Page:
Government's affordable home drive protects mainland China jobs
Beijing's investment in cheap housing prevents large job losses in fragile private sector
The downturn in the private real estate market continues to weigh on the mainland's economic growth, but hundreds of billions of yuan being invested in government-backed affordable homes is keeping the job market afloat, giving policymakers some wiggle room to push ahead with crucial reforms.
Protecting jobs is at the core of a slew of government efforts in recent months to boost economic growth. Chinese leaders have relaxed monetary policies for a select number of sectors in recent months, including agriculture, small business and home construction for the poor.
But they have kept up the tight lending pressure on developers of private property projects, pushing a rising number of small players to the verge of bankruptcy.
"Central government authorities are not especially concerned about defaults, bankruptcies, and liquidations among private developers, construction companies, and other residential real estate-related companies that made fat profit margins during the housing boom," research firm JL Warren Capital said in a report.
"This correction can take place without a socially destabilising increase in unemployment, provided that the central government makes available, directly or indirectly, the financial means to boost social and affordable housing construction," it added.
Job demand in the property sector rose 10.6 per cent in the second quarter from a year earlier, although it was down 10.1 per cent from the first quarter, according to a report by the Ministry of Human Resources and Social Security.
The mainland's housing market started to falter in late February when two developers in Hangzhou, Zhejiang province slashed prices to boost sales. The trend soon spread nationwide in a pace that surprised many developers.
Economists estimate that the property sector contributes about 25 per cent to the mainland's gross domestic product, considering its impact on over 40 other sectors, including metals, cement, furniture and home appliances.
Growth in the world's second-largest economy picked up to 7.5 per cent in the second quarter on the back of the government's mini-stimulus measures, up from 7.4 per cent - an 18-month low - in the first quarter.
Tian Shuchen, vice-president and senior engineer of China State Construction International, told the South China Morning Post that government spending on affordable homes more than made up for the job losses caused by the slowdown in the private real estate market.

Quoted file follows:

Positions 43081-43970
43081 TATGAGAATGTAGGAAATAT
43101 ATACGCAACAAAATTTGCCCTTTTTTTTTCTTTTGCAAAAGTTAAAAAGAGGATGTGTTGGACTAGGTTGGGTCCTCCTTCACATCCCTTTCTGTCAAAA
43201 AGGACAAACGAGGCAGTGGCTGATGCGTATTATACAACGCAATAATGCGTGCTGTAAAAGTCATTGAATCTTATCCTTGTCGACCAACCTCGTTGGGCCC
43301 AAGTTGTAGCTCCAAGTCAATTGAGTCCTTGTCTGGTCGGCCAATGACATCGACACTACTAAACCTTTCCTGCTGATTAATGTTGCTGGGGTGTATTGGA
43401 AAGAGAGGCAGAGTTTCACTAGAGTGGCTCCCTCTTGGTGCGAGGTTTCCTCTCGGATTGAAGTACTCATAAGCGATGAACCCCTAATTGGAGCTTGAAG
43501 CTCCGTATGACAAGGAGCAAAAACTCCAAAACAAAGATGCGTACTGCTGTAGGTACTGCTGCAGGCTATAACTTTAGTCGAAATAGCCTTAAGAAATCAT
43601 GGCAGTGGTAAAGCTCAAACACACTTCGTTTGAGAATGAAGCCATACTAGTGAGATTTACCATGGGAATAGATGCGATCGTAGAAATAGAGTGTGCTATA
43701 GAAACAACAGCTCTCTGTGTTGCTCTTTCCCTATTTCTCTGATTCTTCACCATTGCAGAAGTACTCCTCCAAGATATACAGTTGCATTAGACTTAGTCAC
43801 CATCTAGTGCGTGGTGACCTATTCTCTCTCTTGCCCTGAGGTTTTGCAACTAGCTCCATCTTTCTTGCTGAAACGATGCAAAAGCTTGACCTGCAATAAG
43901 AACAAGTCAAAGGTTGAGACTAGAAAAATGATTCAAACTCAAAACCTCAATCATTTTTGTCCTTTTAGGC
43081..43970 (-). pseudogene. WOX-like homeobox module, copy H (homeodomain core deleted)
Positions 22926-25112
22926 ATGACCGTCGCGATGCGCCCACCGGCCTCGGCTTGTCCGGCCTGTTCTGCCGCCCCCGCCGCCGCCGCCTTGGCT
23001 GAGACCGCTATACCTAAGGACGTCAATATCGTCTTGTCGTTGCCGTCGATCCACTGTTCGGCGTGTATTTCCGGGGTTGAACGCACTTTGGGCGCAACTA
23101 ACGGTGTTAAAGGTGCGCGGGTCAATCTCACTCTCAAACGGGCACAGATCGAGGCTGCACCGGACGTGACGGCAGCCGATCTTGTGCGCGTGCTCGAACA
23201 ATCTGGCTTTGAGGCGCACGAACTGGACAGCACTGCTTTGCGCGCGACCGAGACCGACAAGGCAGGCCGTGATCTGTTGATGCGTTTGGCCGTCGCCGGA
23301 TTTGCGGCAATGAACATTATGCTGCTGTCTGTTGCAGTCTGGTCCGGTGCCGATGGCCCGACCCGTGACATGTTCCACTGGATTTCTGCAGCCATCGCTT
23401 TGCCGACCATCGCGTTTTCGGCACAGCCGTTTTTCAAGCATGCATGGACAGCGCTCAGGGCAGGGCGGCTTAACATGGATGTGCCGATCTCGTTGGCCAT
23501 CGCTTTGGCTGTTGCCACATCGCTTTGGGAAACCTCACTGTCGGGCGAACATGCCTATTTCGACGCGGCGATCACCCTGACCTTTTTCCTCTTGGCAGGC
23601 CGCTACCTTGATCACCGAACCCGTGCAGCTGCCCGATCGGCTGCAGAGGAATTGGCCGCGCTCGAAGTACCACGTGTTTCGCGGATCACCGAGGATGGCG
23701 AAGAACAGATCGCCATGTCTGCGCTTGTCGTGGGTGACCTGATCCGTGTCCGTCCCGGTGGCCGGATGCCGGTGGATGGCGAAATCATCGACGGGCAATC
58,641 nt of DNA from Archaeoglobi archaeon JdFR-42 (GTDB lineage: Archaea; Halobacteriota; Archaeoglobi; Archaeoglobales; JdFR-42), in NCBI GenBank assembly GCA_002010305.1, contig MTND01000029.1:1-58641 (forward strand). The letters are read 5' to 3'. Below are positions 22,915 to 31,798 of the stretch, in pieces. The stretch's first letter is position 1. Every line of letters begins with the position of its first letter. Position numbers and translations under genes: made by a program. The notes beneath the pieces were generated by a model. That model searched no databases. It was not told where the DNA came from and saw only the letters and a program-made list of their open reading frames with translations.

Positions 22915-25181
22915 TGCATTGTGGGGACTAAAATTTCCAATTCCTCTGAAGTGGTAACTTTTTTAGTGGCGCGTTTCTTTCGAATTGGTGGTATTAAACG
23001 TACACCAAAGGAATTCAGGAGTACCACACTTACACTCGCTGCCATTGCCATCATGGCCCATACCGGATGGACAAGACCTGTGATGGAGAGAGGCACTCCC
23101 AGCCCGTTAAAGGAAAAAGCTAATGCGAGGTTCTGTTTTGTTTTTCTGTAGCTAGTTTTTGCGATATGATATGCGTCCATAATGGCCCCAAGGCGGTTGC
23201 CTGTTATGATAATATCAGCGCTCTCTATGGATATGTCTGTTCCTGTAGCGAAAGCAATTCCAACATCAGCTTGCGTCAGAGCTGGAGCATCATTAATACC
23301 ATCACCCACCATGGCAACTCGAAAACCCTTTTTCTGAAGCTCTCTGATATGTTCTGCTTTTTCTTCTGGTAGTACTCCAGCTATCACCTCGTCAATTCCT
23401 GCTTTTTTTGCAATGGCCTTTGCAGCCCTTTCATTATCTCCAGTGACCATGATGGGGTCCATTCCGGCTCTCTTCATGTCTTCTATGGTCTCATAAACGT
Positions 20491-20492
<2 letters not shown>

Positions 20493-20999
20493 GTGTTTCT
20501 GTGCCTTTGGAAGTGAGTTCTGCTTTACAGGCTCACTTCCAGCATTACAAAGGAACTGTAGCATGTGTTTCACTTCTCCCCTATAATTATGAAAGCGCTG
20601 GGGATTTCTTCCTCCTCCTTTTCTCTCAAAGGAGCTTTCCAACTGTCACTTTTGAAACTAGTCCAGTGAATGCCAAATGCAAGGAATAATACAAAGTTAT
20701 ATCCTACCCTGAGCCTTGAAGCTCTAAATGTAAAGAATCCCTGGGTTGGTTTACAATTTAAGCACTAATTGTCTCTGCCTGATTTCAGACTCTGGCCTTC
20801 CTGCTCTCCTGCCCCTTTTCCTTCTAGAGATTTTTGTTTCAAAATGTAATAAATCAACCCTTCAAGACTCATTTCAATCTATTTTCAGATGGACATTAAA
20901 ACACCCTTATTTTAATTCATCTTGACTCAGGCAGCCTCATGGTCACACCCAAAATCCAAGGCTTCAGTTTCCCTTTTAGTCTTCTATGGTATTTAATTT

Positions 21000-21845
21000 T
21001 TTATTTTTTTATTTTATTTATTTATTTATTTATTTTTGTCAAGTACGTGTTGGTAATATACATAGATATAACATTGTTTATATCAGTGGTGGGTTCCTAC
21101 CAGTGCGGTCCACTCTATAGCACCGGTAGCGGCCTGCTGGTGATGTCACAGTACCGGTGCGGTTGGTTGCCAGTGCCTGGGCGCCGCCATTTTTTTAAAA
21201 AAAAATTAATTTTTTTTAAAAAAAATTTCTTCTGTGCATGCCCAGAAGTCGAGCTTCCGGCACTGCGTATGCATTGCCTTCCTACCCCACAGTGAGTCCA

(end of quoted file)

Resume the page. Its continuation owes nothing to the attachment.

"We are short of construction workers, and the construction sector is still booming," Tian said. "Private property construction slowed a bit, but government projects increased a lot."
The largest Hong Kong-listed construction contractor reported that its contracts from affordable housing projects grew 36.1 per cent year on year in the first eight months to HK$14.47 billion, or a third of the company's total during the period.
That tracks the pace of increase in China's investment in projects to help poor families who have been pushed out of the market by record high home prices, although prices are now slowly edging downwards this year due to oversupply.
The mainland invested 850 billion yuan (HK$1 trillion) in affordable housing projects in the first seven months, up 37 per cent from a year earlier, according to data from the Ministry of Housing and Urban-Rural Development. That compared with a year-on-year dip of 6 per cent in the first seven months of 2013.
And the number could top one trillion yuan this year, as authorities aim to get 4.8 million affordable homes ready for delivery in 2014 and break ground for seven million new units. In the first seven months, 84 per cent of the first target was achieved and 70 per cent of the second.
Separately, another set of data from the National Bureau of Statistics showed growth in China's headline real estate investment decelerated to 13.7 per cent in the first seven months from a year earlier to five trillion yuan, slowing from a year-on-year growth of 20.5 per cent in the January-July period of 2013.